Growing up in Brisbane Queensland, I started cycling racing when I was eight years old. I fell in love with the sport and set my sights on being the best I could be. I won my first state championship shortly after starting in the sport, going on to win a junior national championship and placing 7th in the World under 19 championship time trial in 2002. After having a great 2006 season racing in Europe with the Australian Institute of Sport and an Italian professional team, and competing in races such as world cups and Tour de laude (France) my cycling career was cut short when I had an accident in a training race which resulted in bleeding on the brain. After nearly 5 years on I felt I was recovered enough to live life to my potential again. After knowing how terribly hard it is to have injury to the brain, I developed a compassion for anyone going through brain injury, stroke and people with similar symptoms that come from these medical conditions. With this compassion came the want to help others going through this, so I started a bachelor of Nursing in 2013 with this goal. I reached my goal and worked my graduate year as a registered nurse in a neurology unit. I am aiming to get back into cycling racing but mainly as a hobby now but I will always ride for fitness and fun.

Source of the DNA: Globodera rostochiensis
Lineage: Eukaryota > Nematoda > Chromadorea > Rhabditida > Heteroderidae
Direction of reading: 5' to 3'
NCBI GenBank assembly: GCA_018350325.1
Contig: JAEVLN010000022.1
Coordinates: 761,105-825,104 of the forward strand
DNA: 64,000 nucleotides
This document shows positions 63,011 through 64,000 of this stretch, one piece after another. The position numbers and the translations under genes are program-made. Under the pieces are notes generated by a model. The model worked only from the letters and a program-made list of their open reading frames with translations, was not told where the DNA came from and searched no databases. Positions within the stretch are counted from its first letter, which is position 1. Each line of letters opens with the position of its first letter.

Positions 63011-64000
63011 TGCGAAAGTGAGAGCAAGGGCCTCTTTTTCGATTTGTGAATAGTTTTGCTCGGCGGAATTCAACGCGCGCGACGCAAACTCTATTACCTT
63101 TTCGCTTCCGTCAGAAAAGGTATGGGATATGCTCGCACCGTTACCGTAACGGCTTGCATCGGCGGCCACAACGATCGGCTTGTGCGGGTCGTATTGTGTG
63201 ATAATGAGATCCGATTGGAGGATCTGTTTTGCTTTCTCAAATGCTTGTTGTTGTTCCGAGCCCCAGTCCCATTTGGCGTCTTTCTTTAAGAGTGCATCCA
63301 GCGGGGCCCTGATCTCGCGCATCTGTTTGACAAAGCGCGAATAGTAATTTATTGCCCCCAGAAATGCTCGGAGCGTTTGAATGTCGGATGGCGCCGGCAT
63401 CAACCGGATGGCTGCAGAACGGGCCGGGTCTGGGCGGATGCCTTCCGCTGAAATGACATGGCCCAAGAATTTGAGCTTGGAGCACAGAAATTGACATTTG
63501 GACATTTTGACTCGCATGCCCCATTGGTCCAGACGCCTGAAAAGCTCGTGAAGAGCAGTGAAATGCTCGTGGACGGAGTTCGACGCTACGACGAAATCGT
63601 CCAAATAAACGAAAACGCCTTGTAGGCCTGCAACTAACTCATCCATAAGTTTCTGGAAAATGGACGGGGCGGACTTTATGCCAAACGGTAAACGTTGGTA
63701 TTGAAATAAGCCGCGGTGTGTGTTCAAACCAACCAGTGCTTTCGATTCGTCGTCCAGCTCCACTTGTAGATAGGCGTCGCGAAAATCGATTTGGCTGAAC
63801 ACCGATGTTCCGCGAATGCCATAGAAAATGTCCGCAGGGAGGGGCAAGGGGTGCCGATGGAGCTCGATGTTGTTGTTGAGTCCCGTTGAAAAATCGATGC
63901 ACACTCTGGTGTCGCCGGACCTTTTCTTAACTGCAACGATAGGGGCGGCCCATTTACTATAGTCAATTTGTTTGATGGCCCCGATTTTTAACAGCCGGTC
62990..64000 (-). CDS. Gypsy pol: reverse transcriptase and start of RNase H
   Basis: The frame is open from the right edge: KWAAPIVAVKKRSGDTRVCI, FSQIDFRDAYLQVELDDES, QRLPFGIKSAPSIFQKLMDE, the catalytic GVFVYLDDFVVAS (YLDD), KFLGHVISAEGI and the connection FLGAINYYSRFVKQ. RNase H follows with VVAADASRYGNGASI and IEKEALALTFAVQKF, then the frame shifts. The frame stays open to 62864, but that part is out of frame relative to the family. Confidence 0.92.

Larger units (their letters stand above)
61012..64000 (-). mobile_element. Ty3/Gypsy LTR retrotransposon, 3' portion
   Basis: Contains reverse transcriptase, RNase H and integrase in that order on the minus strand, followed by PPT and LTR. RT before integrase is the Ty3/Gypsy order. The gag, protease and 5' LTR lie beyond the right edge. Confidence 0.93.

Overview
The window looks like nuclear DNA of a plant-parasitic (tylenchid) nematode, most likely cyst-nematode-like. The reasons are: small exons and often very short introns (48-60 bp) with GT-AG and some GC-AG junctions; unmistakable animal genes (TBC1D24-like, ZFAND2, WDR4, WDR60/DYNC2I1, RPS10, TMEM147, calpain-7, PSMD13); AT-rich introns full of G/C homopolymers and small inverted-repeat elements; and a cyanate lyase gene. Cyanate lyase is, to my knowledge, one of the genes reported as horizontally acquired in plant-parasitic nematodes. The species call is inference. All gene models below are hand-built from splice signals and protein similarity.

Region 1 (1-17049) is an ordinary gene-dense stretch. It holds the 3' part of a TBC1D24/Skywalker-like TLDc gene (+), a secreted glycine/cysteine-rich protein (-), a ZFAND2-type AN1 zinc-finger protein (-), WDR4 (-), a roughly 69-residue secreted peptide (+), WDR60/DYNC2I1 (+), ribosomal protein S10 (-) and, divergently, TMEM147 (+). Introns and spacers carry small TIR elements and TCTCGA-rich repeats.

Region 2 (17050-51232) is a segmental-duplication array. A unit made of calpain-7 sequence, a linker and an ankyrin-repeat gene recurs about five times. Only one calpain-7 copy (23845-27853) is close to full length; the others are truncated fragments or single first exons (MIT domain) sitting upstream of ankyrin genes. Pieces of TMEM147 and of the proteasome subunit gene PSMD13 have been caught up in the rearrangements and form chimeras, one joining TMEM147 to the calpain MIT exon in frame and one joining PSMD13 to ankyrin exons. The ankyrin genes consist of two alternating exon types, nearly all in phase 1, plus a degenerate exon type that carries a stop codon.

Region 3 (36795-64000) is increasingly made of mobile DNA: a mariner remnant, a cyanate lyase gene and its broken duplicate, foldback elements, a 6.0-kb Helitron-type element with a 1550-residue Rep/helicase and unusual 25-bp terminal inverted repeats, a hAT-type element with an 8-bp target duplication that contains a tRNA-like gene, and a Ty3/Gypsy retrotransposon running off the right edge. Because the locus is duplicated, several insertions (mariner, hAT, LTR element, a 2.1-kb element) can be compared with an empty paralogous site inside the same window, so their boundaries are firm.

I’m So Glad I Did it My Way Because I’m Here To Tell The Story – Anni Diamond – Australia

This is not just another cancer story. 1 in 2 Australians will be faced with this disease.

How did I attract this disease? Well nearly 20 years ago my husband had an accident which left him with an acquired brain injury, which years later manifested into dementia. Years and years of grieving for a stranger and feeling total resentment for having my life ripped away from me took its toll on my body. Life as we knew it was gone. We had to find a new normal. Losing our income and having to make every decision on every topic, from finance, to meal planning, to entertainment, to raising a family, rehabilitating my husband, to generating income and everything in between wore my body down.